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Groundwork: All Hail, Kale

Kale is in the cabbage family and one of its easiest members to grow. Though it will grow happily right through the winter, it endures summer's heat better than its cousins the cabbages and cauliflowers. That's because kale is closely related to collard greens, the one brassica that veritably loves the steamy days ahead.

At Green Spring Gardens, the public demo garden in Northern Virginia that I am following for the season with the garden's Cindy Brown, the first kale of the season are now reaching maturity. They were started from seed in the greenhouse at the beginning of February and transplanted into the garden on March 19.


The Green Spring demo garden. Look at how the rain has spurred on the golden hops on the entrance arbor. (Adrian Higgins -- The Washington Post)

You can harvest kale as a cut-and-come-again green; that is, you snip off an outer leaf and others continue to develop from the center. Kale leaves taken young, maybe a month old and three inches long, are delicious and sweet raw. In my hands, few actually make it to the kitchen; I can't help but eat them on the way there. Resistance, as they say, is futile. But the mature leaves are yummy, too, especially if harvested before the heat sets in seriously, when the quality does suffer.

Over the next few weeks, Cindy and her volunteers will be harvesting four varieties: Red Russian, a non-curled variety with beautiful gray-green leaves and mauve stems; Redbor, which is heavily curled and purple, often used as a garnish; Squire or Vates, which is a dwarf variety, heavily curled and sweet, and Nero di Toscano. The last is oddly handsome and different, with big, heavily savoyed leaves of the darkest green.


Red Russian and Nero di Toscano kale in Green Spring's hoop tunnel. The netting is to ward off rabbits. (Adrian Higgins -- The Washington Post)

Kale also makes a fabulous crop for fall and winter. Sow seeds in a greenhouse or indoors under lights beginning in the middle of August, and start to set out transplants by mid-September. You can direcly sow in the garden in August, but the seeds mustn't be allowed to dry out, and they have to be thinned to eight to 12 inches apart. The cooler the weather, the sweeter the flavor.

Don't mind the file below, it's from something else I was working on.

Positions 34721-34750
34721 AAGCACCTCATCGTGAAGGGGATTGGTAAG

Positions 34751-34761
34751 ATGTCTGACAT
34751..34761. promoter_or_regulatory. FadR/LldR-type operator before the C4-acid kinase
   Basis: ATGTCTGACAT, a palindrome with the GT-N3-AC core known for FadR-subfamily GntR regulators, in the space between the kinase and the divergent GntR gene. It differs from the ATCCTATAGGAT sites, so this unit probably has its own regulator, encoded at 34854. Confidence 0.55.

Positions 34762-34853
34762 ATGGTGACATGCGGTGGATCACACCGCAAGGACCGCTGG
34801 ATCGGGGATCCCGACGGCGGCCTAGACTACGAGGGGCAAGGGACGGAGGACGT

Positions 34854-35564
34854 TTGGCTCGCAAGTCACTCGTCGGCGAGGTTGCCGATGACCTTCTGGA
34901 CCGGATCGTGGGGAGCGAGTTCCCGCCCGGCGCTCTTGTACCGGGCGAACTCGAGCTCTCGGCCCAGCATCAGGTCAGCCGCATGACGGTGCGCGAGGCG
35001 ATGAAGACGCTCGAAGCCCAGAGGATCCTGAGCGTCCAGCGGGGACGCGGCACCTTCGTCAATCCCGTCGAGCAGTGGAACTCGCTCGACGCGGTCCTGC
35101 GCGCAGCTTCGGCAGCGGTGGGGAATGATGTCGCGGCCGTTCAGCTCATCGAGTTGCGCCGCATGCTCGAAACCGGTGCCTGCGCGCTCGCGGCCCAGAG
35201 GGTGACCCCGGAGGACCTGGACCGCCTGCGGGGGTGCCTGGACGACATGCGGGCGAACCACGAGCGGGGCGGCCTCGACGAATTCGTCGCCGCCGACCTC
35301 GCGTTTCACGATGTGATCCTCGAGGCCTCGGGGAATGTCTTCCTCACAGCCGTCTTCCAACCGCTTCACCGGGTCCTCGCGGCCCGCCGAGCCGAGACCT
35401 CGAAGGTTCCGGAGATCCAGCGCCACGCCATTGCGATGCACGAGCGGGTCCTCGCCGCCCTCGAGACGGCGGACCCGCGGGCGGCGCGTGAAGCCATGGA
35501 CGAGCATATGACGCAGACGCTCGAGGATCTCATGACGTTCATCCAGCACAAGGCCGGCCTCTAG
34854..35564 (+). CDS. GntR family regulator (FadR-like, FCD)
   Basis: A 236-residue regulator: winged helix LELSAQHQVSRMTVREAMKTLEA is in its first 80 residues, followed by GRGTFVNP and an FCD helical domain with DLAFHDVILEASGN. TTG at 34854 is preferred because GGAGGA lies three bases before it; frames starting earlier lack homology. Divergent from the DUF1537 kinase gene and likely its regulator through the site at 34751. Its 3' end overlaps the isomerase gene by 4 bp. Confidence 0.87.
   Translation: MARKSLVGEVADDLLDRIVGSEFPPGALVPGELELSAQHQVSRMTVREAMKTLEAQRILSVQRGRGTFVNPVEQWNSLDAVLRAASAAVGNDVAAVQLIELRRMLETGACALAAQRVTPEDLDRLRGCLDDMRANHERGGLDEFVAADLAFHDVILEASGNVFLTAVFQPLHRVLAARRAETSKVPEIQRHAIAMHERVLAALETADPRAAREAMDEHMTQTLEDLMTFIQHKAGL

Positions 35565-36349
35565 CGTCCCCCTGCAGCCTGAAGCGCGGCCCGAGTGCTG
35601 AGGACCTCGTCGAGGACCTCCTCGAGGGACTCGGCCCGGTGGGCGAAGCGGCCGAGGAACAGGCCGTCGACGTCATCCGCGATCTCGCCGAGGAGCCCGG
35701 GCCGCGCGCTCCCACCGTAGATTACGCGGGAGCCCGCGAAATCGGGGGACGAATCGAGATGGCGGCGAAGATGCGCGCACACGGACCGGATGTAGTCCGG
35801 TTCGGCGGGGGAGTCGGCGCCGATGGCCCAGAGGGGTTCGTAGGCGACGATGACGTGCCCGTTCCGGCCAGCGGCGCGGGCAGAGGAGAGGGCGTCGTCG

What else is happening this week in the veggie garden? It's time to sow carrot and parsnip seeds, along with cucumber seeds. I prefer to grow my cucumbers vertically on supports or trellising, a practice that Cindy follows as well. It makes it easier to pick off cucumber beetles and keeps the vine and the fruit away from wet soil. Time to sow beans, too, but buy enough seed to sow every two weeks for a successive harvest into the fall. As for what to do with all that luscious and nutritious kale, it's over to you, Cindy.

-- Adrian Higgins

Smokin' Hoppin' John
4 servings

Hot, fresh corn bread dripping in butter is always a good accompaniment.
From Cynthia Brown, assistant director of Green Spring Gardens in Alexandria.

1 large bunch kale
2 tablespoons olive oil
1 medium white onion, cut into small dice (3/4 to 1 cup)
2 medium cloves garlic, minced (2 to 2 1/2 teaspoons)
1 small red bell pepper, stemmed, seeded and cut into small dice (scant 1 cup)
2 small jalapeño peppers, stemmed, seeded and minced (2 1/2 tablespoons)
1 tablespoon smoked paprika
Leaves from 3 or 4 sprigs thyme (1 tablespoon; may substitute 1 teaspoon dried thyme)
Salt
Freshly ground black pepper
8 ounces vegetable broth
2 bay leaves
1 1/2 cups frozen black-eyed peas (may substitute canned organic black-eyed peas, such as Eden brand)
3 cups cooked rice, preferably basmati

Remove the tough ribs and stems from the kale leaves; coarsely chop the leaves to yield 6 to 8 cups, then rinse and drain.

Heat a large skillet over medium heat. Add the oil, then the onion. Cook for about 6 minutes, stirring occasionally, until the onion is translucent and softened.

Add the garlic, red bell pepper and jalapeño peppers. Cook for 5 minutes, stirring a few times, then add the smoked paprika and thyme. Mix well to ensure that the spices and herbs are well incorporated.

Add the kale in batches, letting it soften a bit between additions. Cook until all of the kale has wilted and has been well combined. Season the mixture with salt and pepper to taste.
Add the vegetable broth, bay leaves and black-eyed peas; mix well and cover the skillet. Bring to a boil, then reduce the heat to medium-low and cook (covered) for about 10 minutes, until the kale and black-eyed peas are tender. Taste and adjust seasoning as needed. Discard the bay leaves.

Divide the cooked rice among individual plates. Spoon the vegetable mixture on top. Serve hot.

Per serving (with rice): 391 calories, 13 g protein, 72 g carbohydrates, 9 g fat, 1 g saturated fat, 0 mg cholesterol, 203 mg sodium, 10 g dietary fiber, 6 g sugar

Recipe tested by Bonnie S. Benwick

By Adrian Higgins  |  May 18, 2009; 7:00 AM ET
Categories:  Groundwork , Recipes , Sustainable Food  | Tags: Adrian Higgins, gardening, kale  
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